Thursday, 21 April 2016

The "Bolender Memo" And A New Lease On Life

            On 2nd, December 1978, researcher Robert Todd submitted a Freedom of Information Act request to the United States Air Force (USAF) for any unreleased records created during the closure of Project Blue Book. A response came back from the USAF’s 1947th Administrative Support Group (1947ASG), dated 19th December, 1978, with a number of documents attached. One of them was a three-page “Department of the Air Force Air Staff Summary Sheet” dated 20th December, 1969, prepared by a Maj. Espey and signed by Brigadier General Carroll H. Bolender, who was Deputy Director of Development, for the Deputy Chief of Staff, Research and Development, USAF. That “Air Staff Summary Sheet” became widely known as the “Bolender Memo”. The cover letter – and this is the first time this has ever been published – from the USAF to Todd stated:

“Dear Mr. Todd,

Attached in response to your Freedom of Information Act (FOIA) request of 2 December, 1978, are copies of all records from Secretary of the Air Force files of or relating to the decision to terminate Project Blue Book, as well as all other UFO-related records located during the search.”

Below is an image of the cover letter.

To this the “Air Staff Summary Sheet”, or “Bolender Memo”, was attached and immediately – rightly or wrongly – caused a stir in the UFO community. The contents of the document are not what this blog post is about; though I will mention them later. Many readers will be aware that the three-page “Bolender Memo” was very difficult to read, and multi-generation copies have been circulated, each more blurred or scratchy than the last. Finally, now, we have an enhanced and clean-up version of the famous document, which I have presented below.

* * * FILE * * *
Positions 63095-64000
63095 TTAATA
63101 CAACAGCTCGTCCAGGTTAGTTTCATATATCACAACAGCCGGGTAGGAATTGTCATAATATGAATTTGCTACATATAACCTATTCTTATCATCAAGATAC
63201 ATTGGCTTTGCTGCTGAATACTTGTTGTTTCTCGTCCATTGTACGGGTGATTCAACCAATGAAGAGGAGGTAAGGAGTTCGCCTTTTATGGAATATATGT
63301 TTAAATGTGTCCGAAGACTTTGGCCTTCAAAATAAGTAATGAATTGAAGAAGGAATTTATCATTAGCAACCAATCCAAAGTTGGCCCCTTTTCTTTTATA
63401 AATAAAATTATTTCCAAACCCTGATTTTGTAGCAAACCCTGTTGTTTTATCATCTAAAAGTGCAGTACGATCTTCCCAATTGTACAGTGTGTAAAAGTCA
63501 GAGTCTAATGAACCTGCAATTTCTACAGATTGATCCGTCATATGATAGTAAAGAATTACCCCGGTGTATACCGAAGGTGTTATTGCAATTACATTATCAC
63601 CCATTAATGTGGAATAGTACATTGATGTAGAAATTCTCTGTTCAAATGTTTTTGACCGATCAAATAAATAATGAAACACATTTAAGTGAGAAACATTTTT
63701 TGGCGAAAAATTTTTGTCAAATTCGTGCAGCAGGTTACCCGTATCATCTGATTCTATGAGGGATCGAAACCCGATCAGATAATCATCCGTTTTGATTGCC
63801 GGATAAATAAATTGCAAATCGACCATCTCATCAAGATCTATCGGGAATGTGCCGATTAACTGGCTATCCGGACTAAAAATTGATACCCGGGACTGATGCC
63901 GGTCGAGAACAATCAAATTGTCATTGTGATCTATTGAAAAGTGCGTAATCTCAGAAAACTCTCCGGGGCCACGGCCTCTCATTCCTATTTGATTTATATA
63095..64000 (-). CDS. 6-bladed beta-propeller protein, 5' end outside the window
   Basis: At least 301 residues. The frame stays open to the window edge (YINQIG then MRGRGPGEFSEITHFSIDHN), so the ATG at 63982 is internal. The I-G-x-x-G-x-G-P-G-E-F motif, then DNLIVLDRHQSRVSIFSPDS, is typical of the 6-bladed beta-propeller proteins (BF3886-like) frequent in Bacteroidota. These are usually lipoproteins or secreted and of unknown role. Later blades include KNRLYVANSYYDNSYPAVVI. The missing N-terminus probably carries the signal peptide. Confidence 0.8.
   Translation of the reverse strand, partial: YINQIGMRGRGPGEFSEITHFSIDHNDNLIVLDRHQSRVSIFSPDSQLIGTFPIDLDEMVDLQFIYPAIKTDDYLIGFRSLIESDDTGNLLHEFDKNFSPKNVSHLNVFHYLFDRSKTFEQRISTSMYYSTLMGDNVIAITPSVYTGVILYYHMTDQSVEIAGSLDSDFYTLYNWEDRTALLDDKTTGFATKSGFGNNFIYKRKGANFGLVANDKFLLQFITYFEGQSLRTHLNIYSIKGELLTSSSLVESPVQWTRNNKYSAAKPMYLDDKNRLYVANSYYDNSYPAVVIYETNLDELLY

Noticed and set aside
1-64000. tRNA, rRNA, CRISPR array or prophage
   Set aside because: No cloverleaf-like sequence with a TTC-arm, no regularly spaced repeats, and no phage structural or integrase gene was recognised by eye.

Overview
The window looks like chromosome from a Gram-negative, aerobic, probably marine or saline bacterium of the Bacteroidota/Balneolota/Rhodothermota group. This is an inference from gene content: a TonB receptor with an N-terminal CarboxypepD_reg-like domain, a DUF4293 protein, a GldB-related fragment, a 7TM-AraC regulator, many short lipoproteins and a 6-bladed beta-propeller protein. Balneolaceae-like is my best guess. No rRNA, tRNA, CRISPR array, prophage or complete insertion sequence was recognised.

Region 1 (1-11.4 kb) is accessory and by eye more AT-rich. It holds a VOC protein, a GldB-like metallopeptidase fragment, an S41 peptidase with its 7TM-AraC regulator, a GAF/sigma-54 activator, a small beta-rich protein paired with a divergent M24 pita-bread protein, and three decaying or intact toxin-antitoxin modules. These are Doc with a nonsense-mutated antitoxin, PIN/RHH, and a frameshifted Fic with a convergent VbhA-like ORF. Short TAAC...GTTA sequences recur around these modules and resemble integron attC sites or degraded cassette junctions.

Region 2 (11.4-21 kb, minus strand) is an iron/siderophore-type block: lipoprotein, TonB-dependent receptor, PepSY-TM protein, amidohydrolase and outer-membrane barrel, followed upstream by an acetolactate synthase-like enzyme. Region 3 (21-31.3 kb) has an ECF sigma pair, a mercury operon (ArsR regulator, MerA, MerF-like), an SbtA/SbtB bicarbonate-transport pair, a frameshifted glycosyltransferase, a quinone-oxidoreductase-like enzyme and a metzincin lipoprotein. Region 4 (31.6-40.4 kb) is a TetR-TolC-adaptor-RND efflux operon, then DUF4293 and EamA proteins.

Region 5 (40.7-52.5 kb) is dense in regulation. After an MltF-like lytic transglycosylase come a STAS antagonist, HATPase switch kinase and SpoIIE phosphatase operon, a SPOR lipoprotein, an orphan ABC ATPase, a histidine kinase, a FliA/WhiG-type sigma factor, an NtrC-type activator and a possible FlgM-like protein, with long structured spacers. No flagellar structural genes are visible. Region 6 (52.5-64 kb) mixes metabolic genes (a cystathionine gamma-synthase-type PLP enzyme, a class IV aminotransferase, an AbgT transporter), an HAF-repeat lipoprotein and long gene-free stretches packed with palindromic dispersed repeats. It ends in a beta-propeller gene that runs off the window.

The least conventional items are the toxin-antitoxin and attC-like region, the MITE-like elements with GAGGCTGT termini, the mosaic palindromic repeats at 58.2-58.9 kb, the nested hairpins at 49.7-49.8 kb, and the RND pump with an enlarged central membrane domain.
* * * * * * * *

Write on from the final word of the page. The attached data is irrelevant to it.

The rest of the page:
This much more readable version has come to us from Barry Greenwood, co-author of the quite shocking 1984 book “Clear Intent”, later published as “The UFO Cover-Up”, and editor of two ground-breaking newsletters, “Just Cause” and “UFO History Review”. Barry was in constant contact with like-minded “heavy lifters” like Robert Todd and Lawrence Fawcett, who, you know, actually did research, as opposed spin and waffle. Barry said to me, regarding the newly presented “Bolender Memo”:

“Many of the documents we get from government are wretched multi-generation copies that are often the only copies available. When a document is photocopied, a certain degree of damage is done to the copy. It is predictable damage, like thin parts of letters disappearing, linear and vertical alignments are distorted, dirt is incorporated, etc. Such damage, with patience, can be fixed. It is like wrecking a car on the highway and bringing it to a repair shop. You get an outwardly new car. It is never the same as an original but looks pretty good regardless. Same with documents. Not all damage is fixable but it can be restored to a surprisingly good condition. So the attached Bolender document has been given a repair job, not perfect as some text is simply unreadable. But 99% is clarified and is ideal for display.”

The document is important for two reasons. Firstly, it is one of the preparatory documents for the draw-down of the U.S. Air Force’s Project Blue Book, which closed in 1970. Secondly, it illustrated an understanding by many researchers that some UFO reports of national security concern were handled differently than through Blue Book channels. As stated above, the “Bolender Memo” has a new lease on life, and is presented below. I have also, beneath the newly scanned three pages, presented an example of the rough, poor quality copies which have been circulated online for two decades. 

Below is an example of what researchers have been working with for years.

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